Franck Guerin of the Brigade Criminelle from the pen of David Barrie. It's a good two years since I shared a few expressos with Franck and I was beginning to think I'd seen the last of him. But like all good detectives they always turn up when you aren't expecting them. In fact it's Franck who is rudely awakened in the middle of the night and whisked off to a location somewhere rural, without so much as a few moments to bolt back his ritual morning expresso. His old job has come back to haunt him as the DCRI (counter espionage/terrorism), led by his old boss the steely chain smoking Catherine Vautrin, try to close in on eco-terrorist Grabriel Agostini, an elusive character who doesn't flinch at murder to advance his ideals and whose escape four years ago at the infamous Corsican Incident resulted in Franck's forced career change. Agostini is nowhere to be seen but the scene of the tip-off is found to be occupied by famed intellectual Jean-Jacques Marsay, who it turns out is writing a book about the terrorist and his organisation. On returning to Paris Franck is called to a murder scene with Marsay's editor Virginie Desmoulins, lying in a pool of her own blood and tied to her bed.
As ever the investigation follows Franck's gathering of the threads that connect the victims and their potential killers. Franck isn't one for car chases or gratuitous action scenes, instead he meets for probing conversations in Paris' multitude of cafes, empty expresso cup already cooling at his elbow, as he seeks out the chinks in everyone's armour, collecting secrets and contradictions like ammunition for the fight. Agostini has lurked in the background of several of Frank's investigations in the past but none so much as this one. Franck's search for Virginie's killer brings him into territory that Vautrin and her DCRI occupy, but with both parties believing that their own target takes precedence inter-departmental cooperation isn't to the fore.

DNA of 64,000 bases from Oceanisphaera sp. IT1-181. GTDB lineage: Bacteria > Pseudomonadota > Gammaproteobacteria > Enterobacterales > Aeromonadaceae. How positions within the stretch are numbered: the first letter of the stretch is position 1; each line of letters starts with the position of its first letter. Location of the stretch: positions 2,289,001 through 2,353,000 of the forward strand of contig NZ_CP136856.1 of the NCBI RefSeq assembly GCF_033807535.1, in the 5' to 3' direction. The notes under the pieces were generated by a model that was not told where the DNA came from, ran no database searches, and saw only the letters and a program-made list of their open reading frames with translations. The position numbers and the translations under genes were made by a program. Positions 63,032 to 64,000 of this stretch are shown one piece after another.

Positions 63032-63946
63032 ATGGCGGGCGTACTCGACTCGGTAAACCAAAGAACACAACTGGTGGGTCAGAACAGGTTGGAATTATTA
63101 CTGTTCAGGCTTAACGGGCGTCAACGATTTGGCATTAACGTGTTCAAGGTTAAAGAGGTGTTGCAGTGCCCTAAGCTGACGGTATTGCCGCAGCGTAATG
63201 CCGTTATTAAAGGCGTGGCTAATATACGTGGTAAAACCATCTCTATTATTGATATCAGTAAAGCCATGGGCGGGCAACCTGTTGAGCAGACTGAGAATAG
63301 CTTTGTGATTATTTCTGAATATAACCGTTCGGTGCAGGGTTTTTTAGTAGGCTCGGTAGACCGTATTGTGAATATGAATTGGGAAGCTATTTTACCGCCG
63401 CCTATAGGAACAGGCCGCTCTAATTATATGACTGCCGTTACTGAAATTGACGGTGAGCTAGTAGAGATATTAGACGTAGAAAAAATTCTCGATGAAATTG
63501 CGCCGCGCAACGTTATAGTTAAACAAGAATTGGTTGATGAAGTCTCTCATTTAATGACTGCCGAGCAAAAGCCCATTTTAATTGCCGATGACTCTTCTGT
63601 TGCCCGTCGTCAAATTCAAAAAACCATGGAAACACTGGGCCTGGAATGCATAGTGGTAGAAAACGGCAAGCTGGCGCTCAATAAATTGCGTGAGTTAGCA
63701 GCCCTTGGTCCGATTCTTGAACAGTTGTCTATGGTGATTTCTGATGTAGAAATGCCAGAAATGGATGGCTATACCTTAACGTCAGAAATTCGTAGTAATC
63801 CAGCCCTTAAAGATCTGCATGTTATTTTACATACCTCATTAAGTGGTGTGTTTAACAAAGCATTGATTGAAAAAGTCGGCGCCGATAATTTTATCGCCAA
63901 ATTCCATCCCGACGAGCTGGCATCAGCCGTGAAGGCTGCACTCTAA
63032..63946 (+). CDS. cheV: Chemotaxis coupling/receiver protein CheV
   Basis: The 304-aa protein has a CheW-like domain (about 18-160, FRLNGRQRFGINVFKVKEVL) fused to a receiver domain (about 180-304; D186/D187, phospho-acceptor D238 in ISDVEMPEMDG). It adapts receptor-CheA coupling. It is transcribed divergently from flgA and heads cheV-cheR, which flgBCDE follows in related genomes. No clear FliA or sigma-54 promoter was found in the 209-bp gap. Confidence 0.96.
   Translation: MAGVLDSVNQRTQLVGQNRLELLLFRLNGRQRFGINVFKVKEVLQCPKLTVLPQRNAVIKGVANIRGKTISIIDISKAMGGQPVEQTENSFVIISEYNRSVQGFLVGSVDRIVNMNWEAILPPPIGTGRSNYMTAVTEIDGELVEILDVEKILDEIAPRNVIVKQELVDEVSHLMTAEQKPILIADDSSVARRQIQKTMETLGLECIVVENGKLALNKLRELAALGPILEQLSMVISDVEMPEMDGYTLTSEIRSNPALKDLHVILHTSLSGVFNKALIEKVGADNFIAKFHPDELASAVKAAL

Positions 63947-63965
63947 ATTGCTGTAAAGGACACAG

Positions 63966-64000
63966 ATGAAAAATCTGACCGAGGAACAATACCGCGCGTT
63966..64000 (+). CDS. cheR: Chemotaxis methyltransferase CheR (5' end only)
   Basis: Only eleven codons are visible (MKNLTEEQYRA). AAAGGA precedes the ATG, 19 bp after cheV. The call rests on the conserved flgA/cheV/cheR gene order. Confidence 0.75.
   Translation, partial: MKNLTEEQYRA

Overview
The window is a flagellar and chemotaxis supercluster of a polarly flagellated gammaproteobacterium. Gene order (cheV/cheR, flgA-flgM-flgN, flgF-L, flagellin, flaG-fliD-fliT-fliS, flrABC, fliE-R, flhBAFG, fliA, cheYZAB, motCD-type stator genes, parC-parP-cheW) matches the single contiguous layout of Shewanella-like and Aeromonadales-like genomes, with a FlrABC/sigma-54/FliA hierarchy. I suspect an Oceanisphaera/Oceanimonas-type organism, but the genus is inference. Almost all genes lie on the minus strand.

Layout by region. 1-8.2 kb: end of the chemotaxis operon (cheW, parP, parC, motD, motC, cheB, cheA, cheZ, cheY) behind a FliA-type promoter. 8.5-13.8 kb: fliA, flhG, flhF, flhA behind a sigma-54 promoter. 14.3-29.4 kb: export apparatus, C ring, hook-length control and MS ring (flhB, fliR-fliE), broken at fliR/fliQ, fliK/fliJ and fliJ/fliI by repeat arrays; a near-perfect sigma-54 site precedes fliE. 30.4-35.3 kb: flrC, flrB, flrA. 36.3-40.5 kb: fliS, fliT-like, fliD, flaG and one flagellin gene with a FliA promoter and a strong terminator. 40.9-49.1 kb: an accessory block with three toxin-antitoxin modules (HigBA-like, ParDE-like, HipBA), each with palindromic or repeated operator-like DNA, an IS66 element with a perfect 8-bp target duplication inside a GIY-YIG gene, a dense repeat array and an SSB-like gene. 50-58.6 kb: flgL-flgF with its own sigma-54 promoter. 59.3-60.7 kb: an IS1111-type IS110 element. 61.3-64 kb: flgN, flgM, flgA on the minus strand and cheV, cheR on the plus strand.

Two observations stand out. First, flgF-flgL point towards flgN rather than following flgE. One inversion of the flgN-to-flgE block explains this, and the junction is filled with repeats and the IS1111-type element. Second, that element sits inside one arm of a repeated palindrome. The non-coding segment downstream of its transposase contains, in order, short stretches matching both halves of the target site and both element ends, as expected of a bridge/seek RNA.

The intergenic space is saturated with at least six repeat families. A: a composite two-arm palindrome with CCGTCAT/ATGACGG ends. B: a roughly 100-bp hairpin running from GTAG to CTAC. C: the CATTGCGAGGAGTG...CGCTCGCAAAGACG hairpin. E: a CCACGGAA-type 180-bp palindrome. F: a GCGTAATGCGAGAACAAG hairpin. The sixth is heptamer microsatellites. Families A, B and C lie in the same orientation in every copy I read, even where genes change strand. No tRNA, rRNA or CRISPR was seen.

The intellectual world of Marsay, his voice and philosophies come across well, which isn't always the case when an author creates a character who is supposedly more intellectual than themselves. France treats its philosophers and big thinkers differently than many cultures, giving them status and veneration akin to celebrities elsewhere. It makes for an interesting background for the investigation with Marsay's notoriety overlapping his wife's profile in the French film industry as a respected actress and the inner workings of the publishing world behind Marsay's upcoming controversial book.
Barrie's plot is intricate enough to keep folk guessing until the 'pages remaining' grows thin. Though the clues are all there if you backtrack. Apart from Franck's official team working under the judicial eye of Yves de Chaumont, he sometimes consults Sylvie Thomas on matters with a monetary factor, finance and big business being one of the detective's blind spots. And Sonia Delemazure, a model, usually turns up, sometimes with a troop. Think the antithesis of the Baker Street Irregulars with an access all areas pass to the high and the famous. She also has some of the lighter scenes with Franck as we learn the level of knowledge he has of bras and his proficiency at Pétanque (a type of Boules).
The strengths of the previous books are all there as usual; strong sense of place, good characterisation and intelligent plotting. Paris is brought alive throughout with the backstreets and nooks featuring just as much as the tourist traps.
Tight-Lipped is out in paperback in October 2014. If you pick up a copy fire up the expresso machine, and find a quiet spot but just remember.... don't try to keep up with Franck.
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